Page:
Passengers on airplanes, trains and other public transportation in the U.S. don’t have to wear masks anymore, after a federal judge struck down the mandate.
The U.S. Transportation Security Administration and the Centers for Disease Control and Prevention said orders requiring masks on public transportation would no longer be enforced, although both agencies recommended their continued use.
U.S. District Judge
“Today’s court decision means CDC’s public transportation masking order is not in effect at this time,” an administration official said in a statement. “Therefore, TSA will not enforce its Security Directives and Emergency Amendment requiring mask use on public transportation and transportation hubs at this time.”
“As of today, masks are optional in airports and onboard aircraft,” Alaska Airlines said in a statement on its website.
White House Press Secretary
Prior to the TSA decision, some pilots said they were worried about the confusion being created by the judge’s ruling and CDC recommendations.
“We’re the kids looking at the two parents saying two different things,” said Dennis Tajer, a spokesman for the Allied Pilots Association, which represents
Travelers on Monday said there were no apparent immediate changes. Everyone on board an American Airlines flight from Dallas to Miami still wore masks, although news of the judge’s ruling was being reported, Carolina Silva said. The pilot told passengers prior to takeoff that “unlike what you may have heard, the mask mandate is still on,” Silva said.
Everyone at Miami International Airport was also wearing masks after the plane from Dallas landed, according to Silva. A passenger who landed at LaGuardia Airport in New York Monday said everyone there wore a mask.
It’s not clear what impact the judge’s ruling might have on state and local regulations that are based on CDC guidance.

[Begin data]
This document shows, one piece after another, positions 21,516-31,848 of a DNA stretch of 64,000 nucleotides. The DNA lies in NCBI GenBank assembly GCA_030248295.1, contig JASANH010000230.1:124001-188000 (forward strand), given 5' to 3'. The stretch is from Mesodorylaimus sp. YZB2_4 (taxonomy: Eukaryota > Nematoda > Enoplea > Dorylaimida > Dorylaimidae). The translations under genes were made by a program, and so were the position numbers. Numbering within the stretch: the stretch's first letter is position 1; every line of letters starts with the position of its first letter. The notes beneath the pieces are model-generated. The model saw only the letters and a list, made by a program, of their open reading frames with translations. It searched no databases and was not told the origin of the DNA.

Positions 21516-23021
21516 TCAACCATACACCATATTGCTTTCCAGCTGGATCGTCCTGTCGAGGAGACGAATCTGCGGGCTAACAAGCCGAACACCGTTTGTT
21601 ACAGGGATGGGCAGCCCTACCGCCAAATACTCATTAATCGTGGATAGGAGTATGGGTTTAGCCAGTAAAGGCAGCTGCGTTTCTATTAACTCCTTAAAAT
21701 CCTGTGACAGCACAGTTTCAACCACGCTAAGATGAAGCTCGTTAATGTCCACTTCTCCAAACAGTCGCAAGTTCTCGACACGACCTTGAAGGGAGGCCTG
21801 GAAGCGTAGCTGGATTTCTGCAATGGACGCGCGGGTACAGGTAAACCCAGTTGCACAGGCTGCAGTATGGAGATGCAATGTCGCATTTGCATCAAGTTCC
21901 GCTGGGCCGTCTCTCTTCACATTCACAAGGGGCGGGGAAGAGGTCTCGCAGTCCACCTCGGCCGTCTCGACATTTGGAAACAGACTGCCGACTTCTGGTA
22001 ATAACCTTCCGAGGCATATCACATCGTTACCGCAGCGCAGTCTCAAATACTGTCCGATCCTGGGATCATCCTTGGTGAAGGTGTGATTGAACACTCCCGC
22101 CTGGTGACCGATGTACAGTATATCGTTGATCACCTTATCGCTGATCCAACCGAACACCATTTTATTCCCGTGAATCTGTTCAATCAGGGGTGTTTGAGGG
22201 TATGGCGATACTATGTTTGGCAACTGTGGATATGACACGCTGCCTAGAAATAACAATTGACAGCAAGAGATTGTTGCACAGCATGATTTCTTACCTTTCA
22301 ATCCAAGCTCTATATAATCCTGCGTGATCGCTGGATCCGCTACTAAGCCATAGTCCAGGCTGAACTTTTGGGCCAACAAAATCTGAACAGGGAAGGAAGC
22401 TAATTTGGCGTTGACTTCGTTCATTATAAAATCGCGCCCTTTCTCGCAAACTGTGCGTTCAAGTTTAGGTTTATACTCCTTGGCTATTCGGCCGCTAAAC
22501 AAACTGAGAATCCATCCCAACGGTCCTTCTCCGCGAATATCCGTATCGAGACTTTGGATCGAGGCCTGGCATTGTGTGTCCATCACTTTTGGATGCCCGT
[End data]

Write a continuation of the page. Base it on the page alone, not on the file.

Airlines for America, the lobbying group for the biggest U.S. carriers, and the Justice Department didn’t immediately comment on the ruling. The CDC said it doesn’t comment on litigation.
Mizelle, an appointee of former president
“Wearing a mask cleans nothing,” Mizelle wrote. “At most, it traps virus droplets. But it neither ‘sanitizes’ the person wearing the mask or ‘sanitizes’ the conveyance.”
The judge also found that the CDC had gone too far by issuing a regulation that “acts on individuals directly” rather than just their “property interests.”
“Since the mask mandate regulates an individual’s behavior -- wearing a mask -- it imposes directly on liberty interests,” she wrote.
The ruling comes as states across the U.S. have eased restrictions following an overall drop in case numbers from a January peak caused by the omicron variant of the coronavirus. Almost 1 million Americans have died of Covid in the past two years, and hundreds more continue to die every day.
“I feel very strongly the mask mandate should be lifted and individuals, including our own employees, make their own decisions and take personal accountability for their health on board our planes,”
CEOs from the largest U.S. airlines said in a letter to President
“We are requesting this action not only for the benefit of the traveling public, but also for the thousands of airline employees charged with enforcing a patchwork of now-outdated regulations implemented in response to Covid-19,” the group of 10 CEOs said in the March 23 letter.
The mask requirement has has been particularly contentious because it has been linked to a surge in the number of disruptive passengers on flights. At the same time, it has eased fears of infection and helped the airlines bounce back after travel was decimated in the early days of the pandemic.
The CDC announced last week that it would extend the mask mandate by two weeks, to May 3, as it weighs data on Covid-19 cases and hospitalizations driven by the BA.2 subvariant. The extension is shorter than previous ones, signaling that the agency was nearing a position to lift the mandate altogether.
Florida and other Republican-led states in March filed a similar lawsuit seeking to overturn the mask mandate, a fight that pits Biden against Florida Governor
The Health Freedom Defense Fund, which filed the suit in April 2021, was founded by former Wall Street banker Leslie Manookian, described on the group’s website as a onetime
Mizelle, formerly an attorney with
The ABA typically requires a minimum of 12 years of experience to rate a nominee qualified. Mizelle was admitted to the Florida bar in September 2012. She was confirmed by the U.S. Senate 49-41 in November 2020.
Republicans have accused the ABA of being biased against conservatives.
The case is Health Freedom Defense Fund v. Joseph Biden, 21-cv-1693, U.S. District Court, Middle District of Florida (Tampa).
(Updates with CDC dropping mask requirement)
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